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Johnny Damon on M&M: Jacoby Ellsbury ‘will do great in New York’ 12.04.13 at 12:28 pm ET
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Johnny Damon is mulling whether to return to the Red Sox after his former club claimed him on waivers on Monday. (AP)

Johnny Damon, like Jacoby Ellsbury, starred with the Red Sox before leaving for the Yankees as a free agent. (AP)

Johnny Damon appeared on Mut & Merloni on Wednesday and discussed the Yankees’ reported signing of Jacoby Ellsbury while revealing details of his own departure from Boston.

Ellsbury, who won two World Series with the Red Sox, reportedly agreed to a seven-year, $153 million contract with New York on Tuesday night. Damon, after spending four seasons as Boston’s center fielder and claiming a World Series with the Sox, also signed with the Yankees once his Boston contract expired in 2005.

“I respect the way [Ellsbury] plays. I know there were tons of comparisons with me when he came out of college, and there’s plenty of comparisons now, too,” Damon said. “I know he’s a good kid, he needs to stay healthy, I think he will do great in New York.

“I’m sure if Boston wanted to do six, seven years, he probably would have stayed. But Boston’s looking out for themselves. Sometimes when you get burned by certain contracts, like the [Carl] Crawford thing, it scares you some, and rightfully so. Boston is going to continue to make the right decisions.”

Asked about what Ellsbury will go through as he switches sides in the rivalry, Damon said: “I think the toughest thing for Jacoby is going to be going back to Boston, and everything leading up to it. What do you think the fans are going to do — are they going to cheer you or are they going to boo you? He’s going to answer that question so many times, and probably every time he goes back for the next seven years. I think that was the hardest thing.

“Everywhere you go people are Red Sox fans. I’ve been on deserted islands and a Red Sox fan popped up and started telling me how big of a fan they are. Red Sox fans are avid and passionate and it’s incredible. Jacoby’s going to find out how many Red Sox fans are out there now, just telling him how they respected his game, but also, ‘How could you go to the Yankees.’ But seven years, [$]153 [million], that’s a lot of loot.”

After signing with New York before the 2006 season, Damon said he had something to prove when he played against his former team.

“For me, it was about trying to show them that first year,” he said. “I was so upset that I didn’t re-sign with Boston. I bought a house, they told me to buy a house, I did, and then they don’t sign me, and I’m kind of like, ‘Oh, boy, this is not good.’ … This was after the World Series. I talked to Theo [Epstein] and he said I would be there for a long time. Then again, Theo the next year said, ‘You’re having too good of a year. You’re overpricing yourself to keep playing in Boston.’ … And I wasn’t going to take a few pitches looking to get the average down and get the numbers down.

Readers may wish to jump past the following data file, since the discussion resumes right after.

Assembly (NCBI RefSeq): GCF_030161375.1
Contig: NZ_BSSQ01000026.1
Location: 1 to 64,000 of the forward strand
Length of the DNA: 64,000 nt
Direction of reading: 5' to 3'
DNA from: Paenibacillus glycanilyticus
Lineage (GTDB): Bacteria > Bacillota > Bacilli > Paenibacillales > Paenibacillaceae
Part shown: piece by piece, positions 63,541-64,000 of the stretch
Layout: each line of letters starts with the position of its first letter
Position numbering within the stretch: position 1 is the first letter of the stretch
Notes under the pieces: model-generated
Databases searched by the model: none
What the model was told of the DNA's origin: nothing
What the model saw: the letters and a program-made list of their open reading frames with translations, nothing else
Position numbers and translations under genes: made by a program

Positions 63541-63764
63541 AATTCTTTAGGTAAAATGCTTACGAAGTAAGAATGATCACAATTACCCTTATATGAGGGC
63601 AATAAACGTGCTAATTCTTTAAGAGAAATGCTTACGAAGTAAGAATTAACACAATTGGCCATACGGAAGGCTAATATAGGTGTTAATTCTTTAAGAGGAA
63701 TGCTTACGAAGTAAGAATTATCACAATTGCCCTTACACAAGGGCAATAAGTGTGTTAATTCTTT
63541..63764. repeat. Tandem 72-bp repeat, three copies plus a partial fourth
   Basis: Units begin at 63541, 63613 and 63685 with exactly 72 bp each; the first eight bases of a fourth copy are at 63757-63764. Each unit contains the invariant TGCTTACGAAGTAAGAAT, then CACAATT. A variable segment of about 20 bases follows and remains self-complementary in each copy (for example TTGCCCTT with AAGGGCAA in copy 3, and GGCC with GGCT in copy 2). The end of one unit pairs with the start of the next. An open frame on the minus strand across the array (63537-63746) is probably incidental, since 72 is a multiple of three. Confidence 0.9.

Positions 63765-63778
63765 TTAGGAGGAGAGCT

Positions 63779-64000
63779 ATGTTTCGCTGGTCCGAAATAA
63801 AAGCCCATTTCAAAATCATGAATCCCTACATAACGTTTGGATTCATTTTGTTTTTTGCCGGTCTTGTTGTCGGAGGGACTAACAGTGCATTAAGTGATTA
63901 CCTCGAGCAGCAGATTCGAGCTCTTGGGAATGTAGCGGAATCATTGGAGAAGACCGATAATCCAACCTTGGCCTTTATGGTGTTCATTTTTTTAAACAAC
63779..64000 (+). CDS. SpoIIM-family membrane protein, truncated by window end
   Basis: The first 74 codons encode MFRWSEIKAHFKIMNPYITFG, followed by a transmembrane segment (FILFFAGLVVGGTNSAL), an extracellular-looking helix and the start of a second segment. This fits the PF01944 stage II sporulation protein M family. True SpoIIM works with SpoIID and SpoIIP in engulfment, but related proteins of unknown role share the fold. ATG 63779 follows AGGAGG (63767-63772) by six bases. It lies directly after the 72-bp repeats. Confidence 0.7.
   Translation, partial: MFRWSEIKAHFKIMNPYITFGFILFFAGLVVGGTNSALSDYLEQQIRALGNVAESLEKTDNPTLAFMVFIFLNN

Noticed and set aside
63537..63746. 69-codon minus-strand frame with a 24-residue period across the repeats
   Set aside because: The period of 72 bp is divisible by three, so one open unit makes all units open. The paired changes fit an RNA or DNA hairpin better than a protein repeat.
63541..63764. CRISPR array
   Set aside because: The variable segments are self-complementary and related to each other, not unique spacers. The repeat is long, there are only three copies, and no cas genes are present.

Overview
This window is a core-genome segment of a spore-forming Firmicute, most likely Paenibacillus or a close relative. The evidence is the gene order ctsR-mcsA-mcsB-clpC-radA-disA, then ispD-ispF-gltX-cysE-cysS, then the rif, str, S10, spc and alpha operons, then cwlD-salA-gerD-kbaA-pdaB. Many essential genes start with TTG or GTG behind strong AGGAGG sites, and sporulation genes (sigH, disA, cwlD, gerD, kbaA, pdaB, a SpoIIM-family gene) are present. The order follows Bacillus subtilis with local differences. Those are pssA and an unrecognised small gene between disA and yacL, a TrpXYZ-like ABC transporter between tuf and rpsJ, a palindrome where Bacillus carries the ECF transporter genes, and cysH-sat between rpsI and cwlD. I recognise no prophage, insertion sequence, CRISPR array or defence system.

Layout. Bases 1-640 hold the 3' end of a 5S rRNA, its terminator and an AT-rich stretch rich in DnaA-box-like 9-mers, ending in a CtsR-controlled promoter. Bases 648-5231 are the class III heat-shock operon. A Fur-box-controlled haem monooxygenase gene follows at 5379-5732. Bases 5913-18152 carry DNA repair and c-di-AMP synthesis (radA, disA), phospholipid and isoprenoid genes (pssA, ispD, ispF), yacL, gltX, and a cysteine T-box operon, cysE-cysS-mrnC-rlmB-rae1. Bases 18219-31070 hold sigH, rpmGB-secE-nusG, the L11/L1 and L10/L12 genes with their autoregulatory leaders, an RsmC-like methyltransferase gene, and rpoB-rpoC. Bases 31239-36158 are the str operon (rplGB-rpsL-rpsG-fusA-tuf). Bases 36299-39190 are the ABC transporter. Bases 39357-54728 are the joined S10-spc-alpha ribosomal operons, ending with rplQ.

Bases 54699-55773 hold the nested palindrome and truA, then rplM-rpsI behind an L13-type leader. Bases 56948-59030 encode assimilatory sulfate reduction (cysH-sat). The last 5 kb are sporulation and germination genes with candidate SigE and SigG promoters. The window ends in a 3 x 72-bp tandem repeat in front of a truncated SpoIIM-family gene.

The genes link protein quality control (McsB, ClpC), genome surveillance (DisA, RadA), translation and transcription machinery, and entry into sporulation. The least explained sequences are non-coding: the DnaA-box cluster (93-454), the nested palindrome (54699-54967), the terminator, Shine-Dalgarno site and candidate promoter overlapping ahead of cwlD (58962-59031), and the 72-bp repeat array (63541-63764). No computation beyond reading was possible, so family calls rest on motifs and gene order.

“Unfortunately, I did have a great year. But if I had a worse year they would have just let me go and said he’s done. I had too good of a year, and I ended up going to New York.”

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Read More: A.J. Pierzynski, Jacoby Ellsbury, jarrod saltalamacchia, Johnny Damon
John Henry: Red Sox thought about making Theo Epstein president, Ben Cherington GM 10.21.13 at 2:18 pm ET
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Red Sox owner John Henry appeared on WEEI on Saturday and discussed the Red Sox’ transformation from AL East cellar-dwellers in 2012 to American League pennant-winners this season.

John Henry

John Henry

Henry revealed that Ben Cherington, who took over the general manager position in 2012 after Theo Epstein left for the Cubs, was being groomed for the position, and that Boston had a plan that would have paired Cherington and Epstein together in the front office.

“We knew for years that [Cherington] was going to be our next general manager,” Henry said. “At one point we’d even talked about Theo becoming president, allowing Ben to become general manager.”

That plan never materialized, as Epstein became president of the Cubs in 2012, and Larry Lucchino remained the team president, while Cherington slid into the position vacated by Epstein.

In his first offseason with complete control, Cherington acquired vital free agent pieces of the 2013 puzzle in Koji Uehara, Shane Victorino, Jonny Gomes, Mike Napoli and Stephen Drew.

“We made a decision where we were going to concentrate on having more depth,” said Henry, before the Red Sox’ Game 6 ALCS win that sent Boston to the World Series. “Instead of spending 20 or 25 million dollars for a player, we’re going to go out and get two or three players.”

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Read More: ben cherington, John Henry, Jonny Gomes, Koji Uehara
Theo Epstein: ‘No wrongdoing’ by Red Sox in Schilling case 02.10.13 at 6:50 pm ET